One of Mayor Eric Adams’s closest advisers, who has helped formulate and work out some of the mayor’s thorniest policy challenges, has informed administration officials that he will resign at the end of the year.
The adviser, Frank Carone, a former power broker in the Brooklyn Democratic Party who helped fuel Mr. Adams’s rise in politics, had served as his chief of staff since January.
His exit is the first major departure of the Adams administration. Emma Wolfe, the last chief of staff for Mayor Bill de Blasio, stayed in that role for nearly all of his second term and worked in his administration for eight years.
Mr. Carone said in an interview that he had always intended to stay in government for only one year and that he planned to serve as a chairman on Mr. Adams’s re-election campaign in 2025.
“I wanted to recruit the team, take a deep dive into agencies and build a culture for that team of no drama and getting things done,” Mr. Carone said.
Some of Mr. Carone’s past business dealings have drawn scrutiny, including his representation of landlords involved in an affordable housing deal and his involvement with a group of doctors accused of insurance fraud. Mr. Carone was also criticized for having a financial stake in a police tool that Mr. Adams promoted as Brooklyn borough president, and for failing to disclose his legal work for a homeless shelter provider.
As the mayor’s chief of staff, Mr. Carone has largely avoided controversy, helping Mr. Adams behind the scenes to respond to one crisis after another: the pandemic, the killing of two police officers in January, high crime rates, an influx of asylum seekers from Latin America, a staffing crisis in city government and concerns over the city’s economic recovery.
But Mr. Carone has traveled extensively this year, more often and farther afield than might be expected for a New York City official. Mr. Carone has said that his travel — including trips to Sweden for a global meeting on dyslexia, and to South Korea and Israel — was necessary to discuss policy issues and to create business opportunities for the city.
Mr. Carone said that the city generally paid for his trips when they were for city-related business, though there were exceptions. The government of South Korea paid for his trip to that country; he added that he sometimes pays for his travel himself.
Mr. Carone has also met with business leaders who want to run casinos in the city, including Rob Goldstein, the chief executive of Las Vegas Sands, and Steven A. Cohen, the hedge fund manager and Mets owner, according to his detailed schedules, which were recently released through a Freedom of Information request by The New York Times.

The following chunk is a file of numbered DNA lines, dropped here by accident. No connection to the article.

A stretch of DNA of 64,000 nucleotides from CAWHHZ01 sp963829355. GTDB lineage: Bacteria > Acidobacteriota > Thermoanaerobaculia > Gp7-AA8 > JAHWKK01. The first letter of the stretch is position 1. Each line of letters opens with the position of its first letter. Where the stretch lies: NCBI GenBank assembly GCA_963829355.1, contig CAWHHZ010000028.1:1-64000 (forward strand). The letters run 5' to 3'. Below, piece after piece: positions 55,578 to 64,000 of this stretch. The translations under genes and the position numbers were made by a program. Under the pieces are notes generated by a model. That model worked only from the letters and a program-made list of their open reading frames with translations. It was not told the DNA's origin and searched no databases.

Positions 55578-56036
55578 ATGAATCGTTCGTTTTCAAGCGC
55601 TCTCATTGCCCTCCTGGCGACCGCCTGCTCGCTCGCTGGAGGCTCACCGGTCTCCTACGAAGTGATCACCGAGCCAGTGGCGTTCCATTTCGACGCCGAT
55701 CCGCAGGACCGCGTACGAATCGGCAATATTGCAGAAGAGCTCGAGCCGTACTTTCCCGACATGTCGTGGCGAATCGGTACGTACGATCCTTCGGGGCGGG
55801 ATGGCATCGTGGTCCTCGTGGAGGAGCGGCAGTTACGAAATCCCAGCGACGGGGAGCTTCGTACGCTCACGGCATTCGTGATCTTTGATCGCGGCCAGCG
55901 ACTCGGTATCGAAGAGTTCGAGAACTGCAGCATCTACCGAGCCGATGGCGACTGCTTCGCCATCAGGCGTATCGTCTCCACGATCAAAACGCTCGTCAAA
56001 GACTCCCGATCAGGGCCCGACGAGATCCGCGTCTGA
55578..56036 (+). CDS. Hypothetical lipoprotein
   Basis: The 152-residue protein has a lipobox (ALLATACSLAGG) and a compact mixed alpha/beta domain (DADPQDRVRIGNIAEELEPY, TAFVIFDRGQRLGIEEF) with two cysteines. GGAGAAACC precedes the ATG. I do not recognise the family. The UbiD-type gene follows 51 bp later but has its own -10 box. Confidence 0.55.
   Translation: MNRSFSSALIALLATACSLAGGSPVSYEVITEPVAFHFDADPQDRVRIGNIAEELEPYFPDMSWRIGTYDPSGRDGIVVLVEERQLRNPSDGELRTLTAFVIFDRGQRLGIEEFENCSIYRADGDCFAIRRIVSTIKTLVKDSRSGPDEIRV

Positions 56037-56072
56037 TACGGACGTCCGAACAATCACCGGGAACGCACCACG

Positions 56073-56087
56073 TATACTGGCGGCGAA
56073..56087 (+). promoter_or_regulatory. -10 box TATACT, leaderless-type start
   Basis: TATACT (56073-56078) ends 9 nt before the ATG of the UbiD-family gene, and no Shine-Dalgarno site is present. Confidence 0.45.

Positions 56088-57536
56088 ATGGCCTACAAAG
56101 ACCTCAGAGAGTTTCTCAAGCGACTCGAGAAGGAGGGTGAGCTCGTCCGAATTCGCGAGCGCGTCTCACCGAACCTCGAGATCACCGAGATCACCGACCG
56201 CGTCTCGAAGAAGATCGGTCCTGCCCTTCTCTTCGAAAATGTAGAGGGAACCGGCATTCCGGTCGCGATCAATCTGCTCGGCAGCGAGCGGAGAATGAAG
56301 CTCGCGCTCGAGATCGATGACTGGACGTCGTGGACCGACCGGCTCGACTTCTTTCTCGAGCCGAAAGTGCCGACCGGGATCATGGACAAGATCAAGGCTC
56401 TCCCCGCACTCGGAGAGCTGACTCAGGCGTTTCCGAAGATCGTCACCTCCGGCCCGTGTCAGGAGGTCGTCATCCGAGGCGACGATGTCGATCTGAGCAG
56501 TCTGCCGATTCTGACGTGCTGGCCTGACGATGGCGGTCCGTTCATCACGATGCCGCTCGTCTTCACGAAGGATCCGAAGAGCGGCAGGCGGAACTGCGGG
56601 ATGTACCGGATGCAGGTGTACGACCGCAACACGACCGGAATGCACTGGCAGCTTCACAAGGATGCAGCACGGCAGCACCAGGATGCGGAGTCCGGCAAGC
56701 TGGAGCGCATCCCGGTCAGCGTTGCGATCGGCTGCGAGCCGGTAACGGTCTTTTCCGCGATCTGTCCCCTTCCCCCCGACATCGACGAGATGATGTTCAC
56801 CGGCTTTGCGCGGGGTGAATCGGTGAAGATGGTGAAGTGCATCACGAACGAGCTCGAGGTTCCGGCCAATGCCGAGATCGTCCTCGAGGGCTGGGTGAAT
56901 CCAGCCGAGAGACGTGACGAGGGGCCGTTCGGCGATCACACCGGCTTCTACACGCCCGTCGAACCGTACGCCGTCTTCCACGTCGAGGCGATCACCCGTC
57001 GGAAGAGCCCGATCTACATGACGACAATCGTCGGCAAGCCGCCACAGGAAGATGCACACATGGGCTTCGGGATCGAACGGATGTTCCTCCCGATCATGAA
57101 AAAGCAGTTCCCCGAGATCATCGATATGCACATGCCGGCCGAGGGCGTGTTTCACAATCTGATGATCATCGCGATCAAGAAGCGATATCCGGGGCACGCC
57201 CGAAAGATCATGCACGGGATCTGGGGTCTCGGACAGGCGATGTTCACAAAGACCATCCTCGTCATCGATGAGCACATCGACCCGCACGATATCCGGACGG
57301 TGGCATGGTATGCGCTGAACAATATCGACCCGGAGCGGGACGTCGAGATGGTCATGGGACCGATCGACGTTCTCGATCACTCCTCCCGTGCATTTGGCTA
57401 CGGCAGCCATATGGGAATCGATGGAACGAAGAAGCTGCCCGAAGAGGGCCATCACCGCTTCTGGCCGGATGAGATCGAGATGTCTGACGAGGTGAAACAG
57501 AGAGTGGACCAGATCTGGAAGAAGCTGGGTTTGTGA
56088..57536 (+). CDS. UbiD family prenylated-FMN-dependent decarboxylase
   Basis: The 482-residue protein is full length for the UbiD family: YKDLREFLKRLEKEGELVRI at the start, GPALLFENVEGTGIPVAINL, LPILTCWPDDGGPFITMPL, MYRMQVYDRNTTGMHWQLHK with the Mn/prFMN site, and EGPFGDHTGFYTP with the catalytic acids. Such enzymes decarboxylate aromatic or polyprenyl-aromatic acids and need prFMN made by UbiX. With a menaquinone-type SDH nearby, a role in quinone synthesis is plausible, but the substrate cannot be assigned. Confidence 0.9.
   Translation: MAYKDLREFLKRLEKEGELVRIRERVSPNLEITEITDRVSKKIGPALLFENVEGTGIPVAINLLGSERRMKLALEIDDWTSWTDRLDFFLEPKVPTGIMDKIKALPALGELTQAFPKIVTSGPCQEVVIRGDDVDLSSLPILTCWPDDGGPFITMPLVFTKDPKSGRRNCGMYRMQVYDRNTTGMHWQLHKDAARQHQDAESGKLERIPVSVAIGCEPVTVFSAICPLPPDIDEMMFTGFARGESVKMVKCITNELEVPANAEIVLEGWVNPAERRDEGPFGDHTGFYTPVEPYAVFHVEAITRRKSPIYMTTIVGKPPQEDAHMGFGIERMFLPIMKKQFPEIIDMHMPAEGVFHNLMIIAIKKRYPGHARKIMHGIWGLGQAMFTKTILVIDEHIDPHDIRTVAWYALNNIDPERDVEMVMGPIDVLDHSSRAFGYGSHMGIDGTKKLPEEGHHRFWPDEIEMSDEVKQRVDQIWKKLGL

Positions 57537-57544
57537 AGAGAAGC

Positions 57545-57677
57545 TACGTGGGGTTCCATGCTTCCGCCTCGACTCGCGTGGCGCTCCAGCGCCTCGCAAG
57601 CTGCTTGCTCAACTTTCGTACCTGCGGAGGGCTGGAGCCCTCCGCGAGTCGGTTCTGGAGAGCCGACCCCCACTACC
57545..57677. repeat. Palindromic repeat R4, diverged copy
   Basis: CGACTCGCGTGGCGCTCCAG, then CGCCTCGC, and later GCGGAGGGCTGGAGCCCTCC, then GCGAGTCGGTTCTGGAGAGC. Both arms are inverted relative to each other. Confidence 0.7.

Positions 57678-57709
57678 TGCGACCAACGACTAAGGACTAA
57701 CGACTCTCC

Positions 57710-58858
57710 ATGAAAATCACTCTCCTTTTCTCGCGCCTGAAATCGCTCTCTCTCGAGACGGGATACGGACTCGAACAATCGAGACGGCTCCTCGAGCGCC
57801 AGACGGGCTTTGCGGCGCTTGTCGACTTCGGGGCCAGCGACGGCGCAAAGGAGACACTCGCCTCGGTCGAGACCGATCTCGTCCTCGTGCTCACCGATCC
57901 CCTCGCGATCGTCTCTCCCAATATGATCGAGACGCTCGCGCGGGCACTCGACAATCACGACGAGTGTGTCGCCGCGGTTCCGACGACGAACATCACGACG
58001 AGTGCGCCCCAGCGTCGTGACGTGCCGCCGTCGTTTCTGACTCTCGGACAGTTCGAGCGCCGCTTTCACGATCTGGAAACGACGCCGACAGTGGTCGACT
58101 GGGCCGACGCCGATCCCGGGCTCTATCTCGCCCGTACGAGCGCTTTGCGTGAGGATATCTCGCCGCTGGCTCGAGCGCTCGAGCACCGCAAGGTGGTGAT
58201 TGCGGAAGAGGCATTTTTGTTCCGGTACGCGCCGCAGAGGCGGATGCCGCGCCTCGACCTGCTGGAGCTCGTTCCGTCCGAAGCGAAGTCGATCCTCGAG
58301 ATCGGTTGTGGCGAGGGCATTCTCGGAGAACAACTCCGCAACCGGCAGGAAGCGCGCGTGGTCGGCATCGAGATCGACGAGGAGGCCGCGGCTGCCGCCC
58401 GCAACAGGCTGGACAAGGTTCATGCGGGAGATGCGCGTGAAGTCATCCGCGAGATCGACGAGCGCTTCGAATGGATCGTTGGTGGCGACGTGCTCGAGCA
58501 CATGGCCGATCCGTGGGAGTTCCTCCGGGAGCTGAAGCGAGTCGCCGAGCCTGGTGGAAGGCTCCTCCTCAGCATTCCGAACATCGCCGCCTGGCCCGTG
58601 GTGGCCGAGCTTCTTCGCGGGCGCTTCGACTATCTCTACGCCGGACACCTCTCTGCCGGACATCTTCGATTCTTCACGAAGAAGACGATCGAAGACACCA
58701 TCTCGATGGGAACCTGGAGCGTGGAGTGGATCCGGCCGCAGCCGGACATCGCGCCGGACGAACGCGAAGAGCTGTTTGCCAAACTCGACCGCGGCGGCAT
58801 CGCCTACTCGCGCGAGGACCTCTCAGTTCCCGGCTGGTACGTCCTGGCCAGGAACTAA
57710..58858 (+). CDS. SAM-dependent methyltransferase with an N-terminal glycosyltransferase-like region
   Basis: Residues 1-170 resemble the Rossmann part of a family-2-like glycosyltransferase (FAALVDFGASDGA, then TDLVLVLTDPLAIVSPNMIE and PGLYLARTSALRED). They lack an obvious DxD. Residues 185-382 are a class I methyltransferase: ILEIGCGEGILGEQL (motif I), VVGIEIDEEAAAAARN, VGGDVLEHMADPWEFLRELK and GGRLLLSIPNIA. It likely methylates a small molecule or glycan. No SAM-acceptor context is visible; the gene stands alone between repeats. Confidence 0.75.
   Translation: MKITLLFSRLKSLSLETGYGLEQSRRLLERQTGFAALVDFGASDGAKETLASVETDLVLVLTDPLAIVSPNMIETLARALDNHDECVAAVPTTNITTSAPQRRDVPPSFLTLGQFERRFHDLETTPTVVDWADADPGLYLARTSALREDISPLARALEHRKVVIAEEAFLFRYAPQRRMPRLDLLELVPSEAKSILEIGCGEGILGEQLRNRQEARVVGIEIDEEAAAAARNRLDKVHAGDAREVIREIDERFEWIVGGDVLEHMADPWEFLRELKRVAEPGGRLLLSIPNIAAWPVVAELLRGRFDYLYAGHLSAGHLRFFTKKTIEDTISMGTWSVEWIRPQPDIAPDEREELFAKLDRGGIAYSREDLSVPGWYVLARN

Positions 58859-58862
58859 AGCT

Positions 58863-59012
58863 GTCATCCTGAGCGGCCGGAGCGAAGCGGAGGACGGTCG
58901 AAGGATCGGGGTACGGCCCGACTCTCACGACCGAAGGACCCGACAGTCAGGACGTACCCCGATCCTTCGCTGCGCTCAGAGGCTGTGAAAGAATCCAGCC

His schedules revealed that Mr. Carone met frequently with the city’s elites at Casa Cipriani, a private club on the water in Lower Manhattan where he is a member. He also had lunch on June 2 with Philip Banks III, the deputy mayor for public safety, and Patrick J. Lynch, the president of the Police Benevolent Association, at the Odeon restaurant near City Hall.
Mr. Carone said that he pays for his membership at Casa Cipriani and for all of his meals at nice restaurants, adding there was “no reason to eat poorly” while doing the city’s business.
Mr. Adams noted in an interview that Mr. Carone had worked on major projects like bidding on the Democratic National Convention in 2024 and repairing a dilapidated waterfront stretch of the Brooklyn-Queens Expressway.
“In the day-to-day madness, someone needs to be looking at those big-ticket items,” Mr. Adams said.
The mayor said that he had asked Mr. Carone, a trusted friend and longtime adviser, to help him get his footing as mayor and to “get some W’s under our belt,” in reference to wins.
“He’s been a stable voice and a stable hand during emergencies,” the mayor said. “He’s the first person I speak with in the morning and the last person I speak with at night.”
No replacement for Mr. Carone has been announced.
Before joining the administration, Mr. Carone left the law firm Abrams Fensterman, where he had served as an executive partner, and he said he put his assets in a blind trust. Asked if he might return to Abrams Fensterman, Mr. Carone said he had not decided what he would do next, but that he wanted to try “something new.”
His financial disclosures reveal that Mr. Carone has had a lucrative career, including more than $500,000 in income last year and a Florida estate, according to Politico.
Mr. Carone said that part of his job was managing relationships with state and federal officials, including Gov. Kathy Hochul’s office. Mr. Adams and Ms. Hochul have had a better relationship than their predecessors, though fissures have emerged over bail reform.
Karen P. Keogh, the secretary to Gov. Hochul, said in a statement: “It’s been hugely helpful to have a reliable partner in City Hall, and Frank’s willingness to work together has helped Governor Hochul and Mayor Adams forge an historically productive relationship.”
Soruce : https://www.nytimes.com/2022/09/19/nyregion/frank-carone-eric-adams.html